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  1. #1
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    Dropped Seat- How do you pedal?

    The other day, I dropped my seat to aid in decents and it ws great. The big problem that I have is pedalling. It burned my legs out so fast. So my question is how do you guys pedal with them slammed. Is it by just raising the seat agian when needed to climb, do you guys just stand up when pedalling, or do you guys just have extremley strong legs? How do you do it, please enlighten me. Thanks

  2. #2
    Nouveau Retrogrouch SuperModerator
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    All of the above.
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  3. #3
    Your bike is incorrigible
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    simple

    I never drop my seat.

    I haven't dropped my seat in two years, and it hasn't affected me adversely. Takes some getting used to, but you can do it. Now, I can see where you might want to drop your seat if you were riding purely on a hyper technical downhill and not pedalling much at all. For 99% of trail riding, it's not necessary.

  4. #4
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    Depends on how low you have your seat... I ride with my seat low, it's lower than my stem height, but it's not all the way down into the frame. I have maybe 4 inches of seatpost sticking out of the frame.

    It's definitely harder if your riding with clipless pedals than flats. But like anything new I got used to it. I really like having the seat down all the time due to my ability to throw the bike around and pump the terrain, it's very hard when you have a seat right up there. Climbing is no problem unless you want to break some speed records. Edit - for long steep climbs I will sit and spin, and out of the saddle for shorter climbs or mix up the two when necessary.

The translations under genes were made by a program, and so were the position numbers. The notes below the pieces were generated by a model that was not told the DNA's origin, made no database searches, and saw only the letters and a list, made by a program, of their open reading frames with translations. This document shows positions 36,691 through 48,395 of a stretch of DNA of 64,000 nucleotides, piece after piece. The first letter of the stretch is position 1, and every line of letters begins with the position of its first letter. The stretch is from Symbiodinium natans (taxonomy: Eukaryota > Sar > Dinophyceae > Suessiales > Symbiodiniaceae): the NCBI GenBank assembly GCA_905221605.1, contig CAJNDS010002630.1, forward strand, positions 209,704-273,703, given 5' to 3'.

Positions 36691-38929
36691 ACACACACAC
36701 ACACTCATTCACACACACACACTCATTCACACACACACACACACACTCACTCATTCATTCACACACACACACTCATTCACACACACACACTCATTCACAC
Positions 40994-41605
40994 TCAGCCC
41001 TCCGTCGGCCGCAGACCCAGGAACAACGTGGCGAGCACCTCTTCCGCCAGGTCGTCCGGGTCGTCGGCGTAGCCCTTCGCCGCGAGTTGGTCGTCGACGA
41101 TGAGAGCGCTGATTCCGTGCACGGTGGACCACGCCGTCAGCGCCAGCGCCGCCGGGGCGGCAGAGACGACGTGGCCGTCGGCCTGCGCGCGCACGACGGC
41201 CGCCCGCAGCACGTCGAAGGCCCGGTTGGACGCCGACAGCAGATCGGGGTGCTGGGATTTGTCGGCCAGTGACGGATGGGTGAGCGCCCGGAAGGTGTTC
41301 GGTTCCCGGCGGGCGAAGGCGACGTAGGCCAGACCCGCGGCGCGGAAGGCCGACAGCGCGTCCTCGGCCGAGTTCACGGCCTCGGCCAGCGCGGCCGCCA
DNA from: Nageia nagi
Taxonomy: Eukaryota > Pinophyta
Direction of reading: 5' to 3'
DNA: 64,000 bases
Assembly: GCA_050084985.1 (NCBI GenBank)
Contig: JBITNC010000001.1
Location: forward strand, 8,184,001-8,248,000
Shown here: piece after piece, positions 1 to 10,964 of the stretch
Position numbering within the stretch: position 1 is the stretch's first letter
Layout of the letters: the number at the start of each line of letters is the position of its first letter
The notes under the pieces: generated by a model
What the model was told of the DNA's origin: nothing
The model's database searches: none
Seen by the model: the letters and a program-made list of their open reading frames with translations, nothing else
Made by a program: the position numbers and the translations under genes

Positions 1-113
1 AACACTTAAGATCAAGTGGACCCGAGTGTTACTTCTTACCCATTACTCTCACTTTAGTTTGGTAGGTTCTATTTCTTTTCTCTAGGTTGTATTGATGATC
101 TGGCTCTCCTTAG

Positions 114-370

5. #5
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    Gravitydropper?

    These look like a good idea:

    http://www.gravitydropper.com/

    Can't say how well it works as I've never tried one. The folks using them seem to love them though.

  6. #6
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    Quote Originally Posted by Boyd and fiends
    Depends on how low you have your seat... I ride with my seat low, it's lower than my stem height, but it's not all the way down into the frame. I have maybe 4 inches of seatpost sticking out of the frame.

    It's definitely harder if your riding with clipless pedals than flats...
    What? Explain, please.

    I find it easier to pedal with power with clipless pedals no matter what the saddle height or whether seated or standing
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  7. #7
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    I have a Spec Stumpy so it can't go all the way down due to its interupted(sp?) seat post so I think its about the same hieght as yours. And I also do ride with flats.

    The GD is a good idea, but its just too expensive. The maverick speedball is $200-220 and I imagine the GD isn't too far off.